How your “annoying” and “infuriating” tells everyone about you

How your “annoying” and “infuriating” tells everyone about you

I’m a teacher, giving lectures on psychology to students. And today one of them stood up, interrupted me, and said emphatically: “I don’t agree with you!”.

I love these twists and turns, when a couple has just started, we sit down, say hello, exchange news, and then, lo and behold, “I don’t agree!” The guy is serious, approaches everything objectively, and all of a sudden he’s pushy, either arguing or asking:

– Yesterday you said, if there’s something that makes me angry and irritated, it means I have all these irritating qualities in me…
– Yes,  I nod, smiling.

I could have said that. I remembered the conversation we had yesterday about emotions. Having heard them say so easily: “I am angry”, “I am annoyed”, “I can’t watch”, etc., I allowed myself to comment on WHAT was behind it all.

I know they love these “in formation” conversations we have with them. Sometimes we carve out time for such lyrical digressions and “pro-life” stories. Yesterday we talked a little bit after the lecture about annoyance and anger, about helper situations, about people-mirrors. Yes, you see how… It stuck, though.

– Well, yes,  I said. – I could have said that.
– And I do not agree!
– I’m not here to convince you of anything, I’m not here to get you to agree with me. I’m just sharing information. I don’t argue. I answer questions.
– Okay, then I’ll ask. There’s something that annoys me about others, but I never do it myself, I never do it… So what? I don’t have it in me, but it irritates me a lot! – He backed up his resolve with an iron argument. – How does your theory work, then?

It became clear that he was determined to go all the way. Oh, how I love such students!

– I’ll start from afar: the theory is at least a hundred years old, – I upset him at once. – To deal with your irritation and understand what your irritant “mirrors” you, you just have to dig deeper. If everything was on the surface, it wouldn’t be interesting, would it? Where’s the intrigue then, where’s the self-discovery, where’s the inner digging, where’s the work on your favorite self, finally?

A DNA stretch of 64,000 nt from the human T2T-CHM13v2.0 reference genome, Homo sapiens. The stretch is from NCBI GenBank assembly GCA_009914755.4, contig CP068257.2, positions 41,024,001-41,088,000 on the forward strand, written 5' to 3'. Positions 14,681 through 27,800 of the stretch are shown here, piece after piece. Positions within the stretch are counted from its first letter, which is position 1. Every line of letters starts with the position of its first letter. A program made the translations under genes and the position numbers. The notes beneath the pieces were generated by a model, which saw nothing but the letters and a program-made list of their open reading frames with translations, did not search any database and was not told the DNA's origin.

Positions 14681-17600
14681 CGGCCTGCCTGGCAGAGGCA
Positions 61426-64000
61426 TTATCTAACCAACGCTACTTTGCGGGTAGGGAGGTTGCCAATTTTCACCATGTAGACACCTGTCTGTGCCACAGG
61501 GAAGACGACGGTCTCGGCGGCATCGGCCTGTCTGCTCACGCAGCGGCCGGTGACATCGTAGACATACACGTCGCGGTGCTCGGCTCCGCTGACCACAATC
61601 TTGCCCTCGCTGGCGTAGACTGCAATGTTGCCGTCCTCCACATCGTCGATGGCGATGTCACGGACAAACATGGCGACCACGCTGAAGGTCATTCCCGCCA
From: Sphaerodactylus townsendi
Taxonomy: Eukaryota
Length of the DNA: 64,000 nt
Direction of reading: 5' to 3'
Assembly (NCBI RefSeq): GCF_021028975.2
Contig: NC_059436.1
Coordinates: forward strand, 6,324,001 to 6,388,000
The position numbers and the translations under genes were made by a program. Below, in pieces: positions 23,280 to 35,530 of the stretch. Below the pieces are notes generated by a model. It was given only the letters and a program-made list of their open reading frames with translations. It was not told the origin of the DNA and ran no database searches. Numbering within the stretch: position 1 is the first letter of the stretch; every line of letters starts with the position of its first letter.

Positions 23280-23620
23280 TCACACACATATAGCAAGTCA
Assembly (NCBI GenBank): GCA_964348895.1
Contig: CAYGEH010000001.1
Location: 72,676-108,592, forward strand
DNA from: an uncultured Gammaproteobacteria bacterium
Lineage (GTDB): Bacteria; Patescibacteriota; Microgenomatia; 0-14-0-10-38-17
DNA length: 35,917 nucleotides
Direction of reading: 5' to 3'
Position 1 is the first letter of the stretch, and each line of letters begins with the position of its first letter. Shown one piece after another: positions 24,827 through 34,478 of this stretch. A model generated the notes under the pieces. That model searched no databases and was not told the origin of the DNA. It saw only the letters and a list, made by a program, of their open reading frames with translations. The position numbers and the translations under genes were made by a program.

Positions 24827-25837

The whole group, accustomed to my ironic comments, have starched their ears and are also practically participating in our dialogue. I understand that we were brought up on some hot topic for them. And until we get this situation cleared up, we shouldn’t start the class. Well…

– Can you be more specific about the situation? Because I don’t understand: “they do it,” “I don’t do it,” “it irritates me. With such closed content, we will be theorizing about nothing until morning, while we still have “effective business communications” on the agenda. If you can, give me an example.
– I can, he hesitated for a moment, trying to mentally imagine the situation that had so disturbed him. – I don’t smoke. Never smoked at all. But when I see girls who smoke, it irritates me!
– It annoys you when you see girls smoking, I repeated.
– Yes! Annoying! When I see them standing on the street, lighting their cigarettes, blowing smoke… It really makes me angry.